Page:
But Mr. Castro, a former San Antonio mayor, is an establishment Democrat unlikely to sway any Sanders voters with hurt feelings. Ditto Sen. Tim Kaine of Virginia and Sen. Cory Booker of New Jersey, two other potential candidates. Sen. Elizabeth Warren of Massachusetts, a liberal icon who has so far refused to endorse Ms. Clinton, is an obvious solution, though she’s just two years younger than the former secretary of state and also a woman. Would notoriously unforgiving Clinton World really invite Ms. Warren on board?
Mr. Brown, 63, has so far ruled himself out as a vice presidential candidate, though he wouldn’t be the first politician to publicly dismiss such an opportunity before taking it later on. “I have no interest in being vice president,” Mr. Brown said in a statement to the Observer. “I love working for the people of Ohio, and I have a lot more work to do as their senator.”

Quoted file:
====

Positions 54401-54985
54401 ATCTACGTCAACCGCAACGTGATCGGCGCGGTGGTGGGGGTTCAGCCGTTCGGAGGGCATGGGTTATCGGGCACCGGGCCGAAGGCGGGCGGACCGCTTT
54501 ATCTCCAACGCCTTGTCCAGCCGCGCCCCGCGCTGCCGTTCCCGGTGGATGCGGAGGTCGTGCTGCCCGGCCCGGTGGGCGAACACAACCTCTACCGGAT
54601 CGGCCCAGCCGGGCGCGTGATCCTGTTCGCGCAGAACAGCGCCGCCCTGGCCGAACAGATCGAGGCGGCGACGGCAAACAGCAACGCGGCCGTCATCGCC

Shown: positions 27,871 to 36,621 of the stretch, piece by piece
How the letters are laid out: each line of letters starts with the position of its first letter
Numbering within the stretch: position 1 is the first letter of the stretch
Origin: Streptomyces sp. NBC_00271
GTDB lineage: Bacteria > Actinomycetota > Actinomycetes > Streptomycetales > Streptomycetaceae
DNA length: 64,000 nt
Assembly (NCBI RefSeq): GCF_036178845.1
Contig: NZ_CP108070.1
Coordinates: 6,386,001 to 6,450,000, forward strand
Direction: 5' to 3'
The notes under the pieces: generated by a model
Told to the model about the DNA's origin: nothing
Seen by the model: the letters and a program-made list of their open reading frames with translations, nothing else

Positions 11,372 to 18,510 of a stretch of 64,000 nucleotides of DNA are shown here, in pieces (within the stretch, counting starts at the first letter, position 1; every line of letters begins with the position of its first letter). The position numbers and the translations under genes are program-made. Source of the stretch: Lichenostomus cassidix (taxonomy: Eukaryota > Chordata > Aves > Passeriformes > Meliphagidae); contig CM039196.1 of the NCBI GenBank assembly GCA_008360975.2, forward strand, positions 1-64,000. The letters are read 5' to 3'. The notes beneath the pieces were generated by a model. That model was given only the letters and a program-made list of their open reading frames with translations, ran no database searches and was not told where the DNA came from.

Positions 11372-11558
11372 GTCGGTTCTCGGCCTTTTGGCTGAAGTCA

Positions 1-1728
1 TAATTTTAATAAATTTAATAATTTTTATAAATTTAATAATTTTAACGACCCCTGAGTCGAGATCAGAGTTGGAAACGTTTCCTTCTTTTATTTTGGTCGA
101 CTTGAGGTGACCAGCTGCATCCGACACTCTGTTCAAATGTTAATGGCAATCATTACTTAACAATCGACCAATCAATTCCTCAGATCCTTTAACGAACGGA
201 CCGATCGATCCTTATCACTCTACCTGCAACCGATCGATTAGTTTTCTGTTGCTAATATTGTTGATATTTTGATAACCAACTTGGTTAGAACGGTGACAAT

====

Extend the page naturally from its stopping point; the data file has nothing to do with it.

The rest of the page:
Despite this, Ohio Democrats are already buzzing about Mr. Brown, who some liberals once hoped would challenge Ms. Clinton. Instead, he endorsed her, which would only help his chances of appearing on a Clinton ticket. (The Clinton campaign did not comment for this story.)
“Sherrod Brown should be on any shortlist of vice presidential candidates they look at,” David Pepper, the chairman of the Ohio Democratic Party, told the Observer. “He shares a lot with Bernie Sanders when it comes to the issues he’s been fighting for. … He’s a clear progressive ahead of his time.”
“He’d be a great choice for Hillary,” added Joe Schiavoni, the Democratic minority leader of the Ohio State Senate. “He’s really in touch with middle class issues. Every politician wants to say that they are, but he truly is.”